New Yore, July 1.—Vennor predicts cyclones,
hurricanes ana most destructive hall storms, caus-
ing widespread havoc, with loss of life and prop-
erty, in the Western and Southern States about the
20th of July.
Hides weak, with no business; dry nominal at
17J4c.; dry salted 14J£c.
The Philadelphia wool market is strong, but the
demand is not urgent. Sales for the week 85,000
pounds, including 20,000 pounds of Texas unwashed
Beef cattle have advanced; a carload of Texas
steers sold at 8%e. Sheep and lambs firmer.
The public debt during the past year decreased
$100,000,000, It is expected that over $30,000,000 of
5 per cents, will be paid off in cash.
Sales $2000 Texas and Pacific consols at 105; $40,-
000 Rio Grendes at 101!4: $30,000 Incomes at 88,
exclusive of interest: 3000 shares stock at 67%<3,
6S$4; 2000 shares Houston and Texas Central at 99J4
(2ilOlJ^; $1000 International seconds at 108. The
market closed with good Government < and all flrst-
class bonds held higher. Santa Fe held at 124 ex-
clusive of interest.
Cotton clO>ed quiet but steady.
A I H TIN.
The Governor on tJie Normal school
question—The Capitol Lands Adver-
tisement—Laws Going into Effect-
Senator Coke on the University Con-
test—Railroad Charters Filed—The
Apportionment of the School Funds
[Special Telegram to the News.l
Austin, July 2.—The Governor and Board of Edu-
cation having been criticised by Thi News and the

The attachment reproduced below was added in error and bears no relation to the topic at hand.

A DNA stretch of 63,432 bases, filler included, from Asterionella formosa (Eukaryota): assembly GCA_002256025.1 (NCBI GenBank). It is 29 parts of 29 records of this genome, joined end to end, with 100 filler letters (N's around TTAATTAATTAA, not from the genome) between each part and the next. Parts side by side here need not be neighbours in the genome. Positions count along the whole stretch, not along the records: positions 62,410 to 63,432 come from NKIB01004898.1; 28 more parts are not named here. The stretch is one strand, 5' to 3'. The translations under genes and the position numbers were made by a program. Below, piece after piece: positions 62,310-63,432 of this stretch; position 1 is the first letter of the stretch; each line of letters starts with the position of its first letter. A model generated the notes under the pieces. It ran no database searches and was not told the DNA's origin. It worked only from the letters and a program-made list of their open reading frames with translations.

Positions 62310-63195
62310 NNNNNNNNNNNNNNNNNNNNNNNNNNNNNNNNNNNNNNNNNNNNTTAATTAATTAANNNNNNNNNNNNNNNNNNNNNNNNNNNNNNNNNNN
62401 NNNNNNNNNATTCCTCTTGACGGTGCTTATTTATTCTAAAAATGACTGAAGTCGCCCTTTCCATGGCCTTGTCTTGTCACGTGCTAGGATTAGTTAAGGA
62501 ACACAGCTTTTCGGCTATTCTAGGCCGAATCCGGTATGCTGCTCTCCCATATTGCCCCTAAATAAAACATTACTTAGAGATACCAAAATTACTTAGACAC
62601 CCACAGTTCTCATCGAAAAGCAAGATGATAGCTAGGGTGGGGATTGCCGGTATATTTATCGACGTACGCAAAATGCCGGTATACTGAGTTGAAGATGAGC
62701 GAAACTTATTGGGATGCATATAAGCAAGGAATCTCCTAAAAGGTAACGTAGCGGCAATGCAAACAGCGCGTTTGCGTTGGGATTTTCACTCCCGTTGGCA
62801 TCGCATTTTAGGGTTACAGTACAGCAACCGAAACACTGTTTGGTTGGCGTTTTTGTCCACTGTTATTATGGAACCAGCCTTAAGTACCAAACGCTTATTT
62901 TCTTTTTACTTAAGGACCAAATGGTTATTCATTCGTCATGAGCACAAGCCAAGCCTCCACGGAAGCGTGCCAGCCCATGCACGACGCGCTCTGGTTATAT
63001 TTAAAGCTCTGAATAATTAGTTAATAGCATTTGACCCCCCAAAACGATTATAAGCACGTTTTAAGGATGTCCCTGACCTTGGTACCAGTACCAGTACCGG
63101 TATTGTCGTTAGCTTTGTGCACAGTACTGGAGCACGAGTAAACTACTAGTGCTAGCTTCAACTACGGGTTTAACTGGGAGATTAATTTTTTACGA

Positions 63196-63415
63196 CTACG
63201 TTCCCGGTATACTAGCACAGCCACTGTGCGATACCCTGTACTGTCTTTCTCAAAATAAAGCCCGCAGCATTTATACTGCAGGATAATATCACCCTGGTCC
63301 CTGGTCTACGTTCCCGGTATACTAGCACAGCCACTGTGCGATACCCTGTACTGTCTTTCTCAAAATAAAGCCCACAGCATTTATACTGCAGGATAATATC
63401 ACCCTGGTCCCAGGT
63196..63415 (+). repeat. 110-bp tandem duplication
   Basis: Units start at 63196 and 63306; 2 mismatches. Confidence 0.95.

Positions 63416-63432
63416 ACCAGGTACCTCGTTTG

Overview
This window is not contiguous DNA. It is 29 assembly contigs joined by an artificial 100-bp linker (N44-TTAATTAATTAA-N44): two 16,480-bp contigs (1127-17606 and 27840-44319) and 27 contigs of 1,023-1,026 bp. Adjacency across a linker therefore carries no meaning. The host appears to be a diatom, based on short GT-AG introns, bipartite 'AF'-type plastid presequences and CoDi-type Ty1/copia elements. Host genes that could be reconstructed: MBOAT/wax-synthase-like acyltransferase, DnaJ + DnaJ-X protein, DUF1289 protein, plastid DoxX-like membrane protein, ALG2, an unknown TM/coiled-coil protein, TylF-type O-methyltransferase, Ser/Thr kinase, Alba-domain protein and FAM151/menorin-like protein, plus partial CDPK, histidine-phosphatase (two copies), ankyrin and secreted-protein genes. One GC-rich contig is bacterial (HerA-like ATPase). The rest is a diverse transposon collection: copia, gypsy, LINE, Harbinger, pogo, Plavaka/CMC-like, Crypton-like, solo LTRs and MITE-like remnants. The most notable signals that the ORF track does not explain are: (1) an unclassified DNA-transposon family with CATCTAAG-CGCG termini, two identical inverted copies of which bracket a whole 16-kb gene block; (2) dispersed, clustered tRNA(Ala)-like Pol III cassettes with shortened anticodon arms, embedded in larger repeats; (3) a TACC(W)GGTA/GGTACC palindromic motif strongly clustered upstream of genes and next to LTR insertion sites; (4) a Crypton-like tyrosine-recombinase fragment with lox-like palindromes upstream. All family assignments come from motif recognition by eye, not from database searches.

Teachers' Convention for sending Mr. Hollingsworth
to St. Louis and otherNorthern places for teachers
for the summer, several schools are Indignant. The
Governor to a News correspondent stated that the
summer norma! schools are not State schools or-
ganized by the Stats, or supported to the extent of
one cent by the State, and are not being organized
nor will be controlled by the Board of Education or
himself. They are supported by the Peabody Fund.
Mr. Hollingsworth has all along been a subagentin
Texas for the Peabody trustees, and when he was
authorized to organize these schools the Board of
Education, of which he is secretary, readily granted
him leave of absence to perform that service. His
expenses on his trip are no charge upon the State.
No one has any right to critcise his action in pro-
curing trained, teachers out of Texas for these
schools. They are intended to be schools for train-
ing Texas teachers, and it would be absurd
to select teachers from the very class that is
to be taught, and still more absurd to
attempt to dictate to the Peabody trustees that
their schools shall be taught by teachers from
Texas or any other State. The Board of Education